A FLAVONOID A DAY? (May 2/97)

Isn’t it ironic that the experts who scoffed at folk medicine are now saying miraculous health ingredients are found in common plants?

Generations of scientists belittled the possibility that roots, barks, berries, leaves, fruits, vegetables and grasses had medicinal properties. Now look at what they’re telling us. Every time you pickup a paper or turn on the news, there’s a “new discovery” about the healing benefits in foods and plants people have been using as medicine for centuries.

Take that old saying about an apple a day keeping the doctor away, for example. We’ve all quoted this ancient saw one time or another and medical people have been laughing about it for ages. How could eating an apple by itself make you healthy.

Well… ever hear of flavonoids? An ingredient common to most fruits and vegetables, flavonoids apparently are powerful cancer fighters and may positively effect the body’s basic processes. Scientists studying flavonoids have found one that appears to ward off cancer. This flavonoid is called apegenin, and guess what fruit has an abundance of it? If you answered “the apple” go to the head of the class.

Described as powerful antioxidants, flavonoids may also be good for the heart as well by preventing damage to blood vessels. In addition to fruits and veggies, red wine is a good source of flavonoids – which may explain why countries such as France, with its high fat and high wine consumption, have a low rate of heart disease.

The discovery of the flavonoid apegenin confirms that folk wisdom in the saying about apples, except that maybe it should have been, “A flavonoid a day keeps the doctor away.” One bit of folklore about onions reducing the risk of eating fatty foods may also be accurate; onions are an excellent source of flavonoids.

Folklore and foods… some of the beliefs about the curative powers of fruits and vegetables are as ancient as the pyramids. In Greek mythology, for example, apples tasted like honey and healed all ailments. Long before the power of flavonoids was discovered, apples were believed to be effective in treating a host of ailments, including gout, rheumatism, jaundice, all liver and gall bladder problems, and nervous disorders.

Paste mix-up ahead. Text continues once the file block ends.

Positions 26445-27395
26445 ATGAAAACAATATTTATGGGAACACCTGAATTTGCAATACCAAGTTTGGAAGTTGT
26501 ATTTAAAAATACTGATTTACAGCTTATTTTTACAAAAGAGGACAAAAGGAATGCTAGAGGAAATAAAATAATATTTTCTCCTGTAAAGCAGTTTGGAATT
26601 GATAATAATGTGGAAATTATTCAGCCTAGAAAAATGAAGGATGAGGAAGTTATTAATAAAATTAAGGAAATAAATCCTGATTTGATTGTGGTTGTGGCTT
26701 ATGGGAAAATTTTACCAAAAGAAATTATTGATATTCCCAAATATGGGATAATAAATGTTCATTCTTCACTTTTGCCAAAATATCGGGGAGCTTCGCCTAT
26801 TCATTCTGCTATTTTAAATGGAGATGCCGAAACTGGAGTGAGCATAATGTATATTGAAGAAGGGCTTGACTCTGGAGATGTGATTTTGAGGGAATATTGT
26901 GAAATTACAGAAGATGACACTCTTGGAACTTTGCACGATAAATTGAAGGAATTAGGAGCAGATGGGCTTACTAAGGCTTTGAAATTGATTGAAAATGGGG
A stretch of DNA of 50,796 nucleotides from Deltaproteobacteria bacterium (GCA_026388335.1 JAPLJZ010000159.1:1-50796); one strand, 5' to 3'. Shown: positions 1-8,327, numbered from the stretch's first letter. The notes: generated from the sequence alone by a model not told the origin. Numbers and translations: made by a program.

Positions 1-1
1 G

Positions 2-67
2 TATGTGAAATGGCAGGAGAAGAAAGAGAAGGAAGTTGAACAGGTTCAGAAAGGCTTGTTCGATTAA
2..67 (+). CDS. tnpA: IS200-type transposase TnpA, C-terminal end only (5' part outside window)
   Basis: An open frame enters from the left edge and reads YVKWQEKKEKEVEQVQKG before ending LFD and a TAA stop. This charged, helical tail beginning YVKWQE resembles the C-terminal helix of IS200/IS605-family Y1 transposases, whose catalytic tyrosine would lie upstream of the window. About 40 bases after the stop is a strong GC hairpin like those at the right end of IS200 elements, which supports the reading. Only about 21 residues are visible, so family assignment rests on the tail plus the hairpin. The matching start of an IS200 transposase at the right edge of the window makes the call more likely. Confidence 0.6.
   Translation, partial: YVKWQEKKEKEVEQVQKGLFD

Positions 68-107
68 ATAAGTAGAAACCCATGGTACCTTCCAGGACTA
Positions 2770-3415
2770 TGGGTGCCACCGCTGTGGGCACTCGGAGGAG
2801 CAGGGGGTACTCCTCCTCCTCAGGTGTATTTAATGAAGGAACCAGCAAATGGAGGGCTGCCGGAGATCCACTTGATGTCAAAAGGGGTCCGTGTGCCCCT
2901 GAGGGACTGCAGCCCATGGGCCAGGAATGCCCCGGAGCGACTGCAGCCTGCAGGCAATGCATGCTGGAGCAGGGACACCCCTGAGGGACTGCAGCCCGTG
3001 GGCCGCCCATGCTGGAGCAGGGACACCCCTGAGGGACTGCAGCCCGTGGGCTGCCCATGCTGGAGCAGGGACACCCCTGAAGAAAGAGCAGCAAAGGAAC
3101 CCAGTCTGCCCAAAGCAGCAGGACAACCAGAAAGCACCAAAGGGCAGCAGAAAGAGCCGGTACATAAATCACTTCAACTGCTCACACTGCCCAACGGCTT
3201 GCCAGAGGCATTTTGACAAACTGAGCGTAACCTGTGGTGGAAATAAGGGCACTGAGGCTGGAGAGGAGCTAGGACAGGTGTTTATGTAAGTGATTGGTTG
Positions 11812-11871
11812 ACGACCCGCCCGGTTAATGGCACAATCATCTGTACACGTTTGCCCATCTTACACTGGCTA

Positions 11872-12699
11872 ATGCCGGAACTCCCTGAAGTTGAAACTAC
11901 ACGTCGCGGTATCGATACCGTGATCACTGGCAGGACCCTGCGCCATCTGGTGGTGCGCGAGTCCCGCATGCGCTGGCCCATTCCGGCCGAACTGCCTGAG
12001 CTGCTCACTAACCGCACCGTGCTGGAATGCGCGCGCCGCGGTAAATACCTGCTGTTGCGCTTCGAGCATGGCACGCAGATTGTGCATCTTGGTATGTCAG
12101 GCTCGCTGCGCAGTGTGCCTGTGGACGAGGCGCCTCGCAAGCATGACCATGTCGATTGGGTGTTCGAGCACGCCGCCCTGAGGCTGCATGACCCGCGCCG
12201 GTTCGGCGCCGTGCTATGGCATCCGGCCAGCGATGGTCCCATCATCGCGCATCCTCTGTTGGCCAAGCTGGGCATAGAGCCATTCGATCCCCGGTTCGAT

The folklore about other fruits is equally as interesting as the old tales about apples. Looked upon as an aphrodisiac in medieval times, the tomato, according to folklore, is good for liver troubles, kidney problems and constipation. The folklore about prunes and their laxative powers are well known and undisputed. According to folklore, peaches and apricots also have “prune powers.”

Among the vegetables, the folklore about potatoes is the most widespread. According to old beliefs, potatoes cure dyspepsia, aid indigestion and purify the blood. Raw potato juice and hot potato water are supposed to relieve gout, rheumatism, lumbago, sprains and bruises. At one time people carried raw potatoes to ward off rheumatism – I recall this treatment being used when I was a boy.

Is the potato that powerful a food medicine? It could be. For generations people laughed at the folk tales about apple’s curative power. No one is scoffing now.

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